This is indeed, a time for health care providers and health care leaders to stay connected. Across diverse health care professional/provider groups, practice arenas, and locations in Canada, it is clear that health care providers and leaders are facing significant moral as well as clinical challenges. READ MORE. 

British Columbia’s health authority personnel are working to support health care providers to address the ethical challenges they face in practice—and the clinical ethicists in every health authority are fully engaged in promoting ethical patient care and work environments. It is my hope that as we address the pandemic in BC we will continue to listen to and learn from our health care providers. We need to know what they need to function effectively in terms of physical and interpersonal resources in their specific practice environments. I recommend that we take a ‘universal precautions’ approach to making regular de-briefing accessible to all. Our colleagues on the front lines of this pandemic deserve the support.

Health care treatment decisions are some of the most difficult and deeply personal life decisions. They engage fundamental questions about how we want to live and die, and impact our bodily integrity.

As a result, the right to make our own health care decisions is protected by multiple levels of legislation. The Supreme Court of Canada has determined that the Canadian Charter of Rights and Freedoms protects the right to informed consent. READ MORE.

The Right to Assistance with Communication

People with disabilities have a right to assistance with communication. In BC this right is supported by the Human Rights Code and the Health Care (Consent) and Care Facility (Admission) Act (the Health Care Consent Act). The Human Rights Code prohibits discrimination against people with disabilities and requires accommodation of barriers linked to disability. This means not only building ramps and other mechanisms of physical accessibility but also providing assistance with communication. READ MORE.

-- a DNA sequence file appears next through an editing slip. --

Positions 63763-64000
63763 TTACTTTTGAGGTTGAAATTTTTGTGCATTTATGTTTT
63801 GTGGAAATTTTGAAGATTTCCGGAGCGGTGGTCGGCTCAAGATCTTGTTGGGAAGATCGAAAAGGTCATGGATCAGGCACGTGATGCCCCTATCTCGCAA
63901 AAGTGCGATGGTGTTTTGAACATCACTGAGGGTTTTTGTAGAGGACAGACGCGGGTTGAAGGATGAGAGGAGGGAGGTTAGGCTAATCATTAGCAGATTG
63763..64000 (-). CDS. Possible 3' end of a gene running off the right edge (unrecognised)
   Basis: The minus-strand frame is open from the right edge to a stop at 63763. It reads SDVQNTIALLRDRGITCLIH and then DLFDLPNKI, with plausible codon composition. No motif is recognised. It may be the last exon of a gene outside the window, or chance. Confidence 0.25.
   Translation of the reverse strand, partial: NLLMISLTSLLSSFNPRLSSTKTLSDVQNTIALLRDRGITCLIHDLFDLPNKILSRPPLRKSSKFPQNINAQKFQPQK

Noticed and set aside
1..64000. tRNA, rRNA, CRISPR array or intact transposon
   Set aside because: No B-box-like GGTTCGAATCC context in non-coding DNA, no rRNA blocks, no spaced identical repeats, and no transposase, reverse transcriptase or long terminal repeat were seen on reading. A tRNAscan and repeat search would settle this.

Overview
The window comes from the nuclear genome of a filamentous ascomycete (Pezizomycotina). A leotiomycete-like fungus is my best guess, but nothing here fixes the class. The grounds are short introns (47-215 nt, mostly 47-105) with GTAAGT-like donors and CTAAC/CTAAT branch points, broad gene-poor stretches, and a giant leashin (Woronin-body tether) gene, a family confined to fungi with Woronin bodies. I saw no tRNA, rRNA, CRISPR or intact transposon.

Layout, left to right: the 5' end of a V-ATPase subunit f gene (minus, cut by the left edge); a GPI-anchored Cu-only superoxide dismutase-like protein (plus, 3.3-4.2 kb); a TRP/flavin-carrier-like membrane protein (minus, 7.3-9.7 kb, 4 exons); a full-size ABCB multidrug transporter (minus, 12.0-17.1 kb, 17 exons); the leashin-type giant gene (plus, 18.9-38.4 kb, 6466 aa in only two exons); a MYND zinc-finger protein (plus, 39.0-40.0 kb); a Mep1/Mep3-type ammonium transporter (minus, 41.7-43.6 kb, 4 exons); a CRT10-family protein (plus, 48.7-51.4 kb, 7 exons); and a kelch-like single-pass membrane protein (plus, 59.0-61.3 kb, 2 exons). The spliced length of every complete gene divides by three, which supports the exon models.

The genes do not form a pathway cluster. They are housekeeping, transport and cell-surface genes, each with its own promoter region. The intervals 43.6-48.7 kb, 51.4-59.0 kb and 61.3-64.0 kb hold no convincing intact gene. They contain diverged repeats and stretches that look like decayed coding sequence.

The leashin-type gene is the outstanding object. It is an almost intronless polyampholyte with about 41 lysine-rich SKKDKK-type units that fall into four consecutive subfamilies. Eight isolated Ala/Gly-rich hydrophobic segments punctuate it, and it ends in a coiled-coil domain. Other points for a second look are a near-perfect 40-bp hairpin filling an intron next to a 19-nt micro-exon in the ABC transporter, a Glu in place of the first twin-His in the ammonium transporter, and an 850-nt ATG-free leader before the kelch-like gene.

Plain Language Resources

This year the Canadian Centre for Elder Law published a series of plain language resources on health care decision-making for people living with dementia and their families, working in collaboration with the Alzheimer Society of B.C. Although designed for people living with dementia, these videos and booklets provide an accurate summary of the law for anyone living in BC.

Perpetual reflections fascinate me.  I mean the ones that result from opposing mirrors and intentional angles, seen in elevators of fancy skyscrapers, or large elegant washrooms in public performance places and locations catering to large sized groups all descending on the washrooms at one time.  Best viewed when said venues are empty.

And lots of venues have been empty.  Very empty.  All the better to actually see the mirroring mirrors do their mirroring.

But after day one hundred, it feels a bit like the light is trapped inside the reflections and never gets out. All the brilliant insights, themes, innovative methods for communicating and coping have been taken. The class in being human like everyone else is drawing to a close. READ MORE.

- Katherine Paton, MD, FRCSC. Ageing white female, now trained in bread making, soufflé production and Telehealth encounters

New Video Series: Dementia-realated Behaviours

Dementia-related Behaviours: Putting it All Together Using P.I.E.C.E.S.™ and the BC BPSD Algorithm is a series of eleven short, engaging videos. Narrated by experienced and expert geriatric psychiatrists, Dr.’s Elisabeth Drance, Carol Ward and Barbara Prystawa, each video illustrates a component of the P.I.E.C.E.S.™ framework. They empower practitioners and caregivers to provide evidence-based, effective, compassionate and respectful care to frail older adults with complex mental health, cognitive and physical co-morbidities. READ MORE. 


Gitxsan Way of Knowing About Dementia

These resources were provided by Gina Gaspard, RN, MN, GNC(C) Clinical Nurse Specialist, Nursing Services Healthy Living, Chronic Disease and End of Life, First Nations Health Authority, Vancouver.

"One night he wandered outside and was sleeping on the lawn…he had made his bed on the lawn and that really scared us,” tells Raechelle Wilson (Xsin Gans O’otsinx), Gitxsan, as she recalls a memory of her father-in-law.



Storytelling – new tools to share old ways 

Video: Identity. Relationships. Belonging.

An interview with Canadian Bioethicist, Dr. Francoise Baylis CM, ONS, PhD, FRSC, FCAHS, at a a previous Geriatric Services Conference. WATCH VIDEO.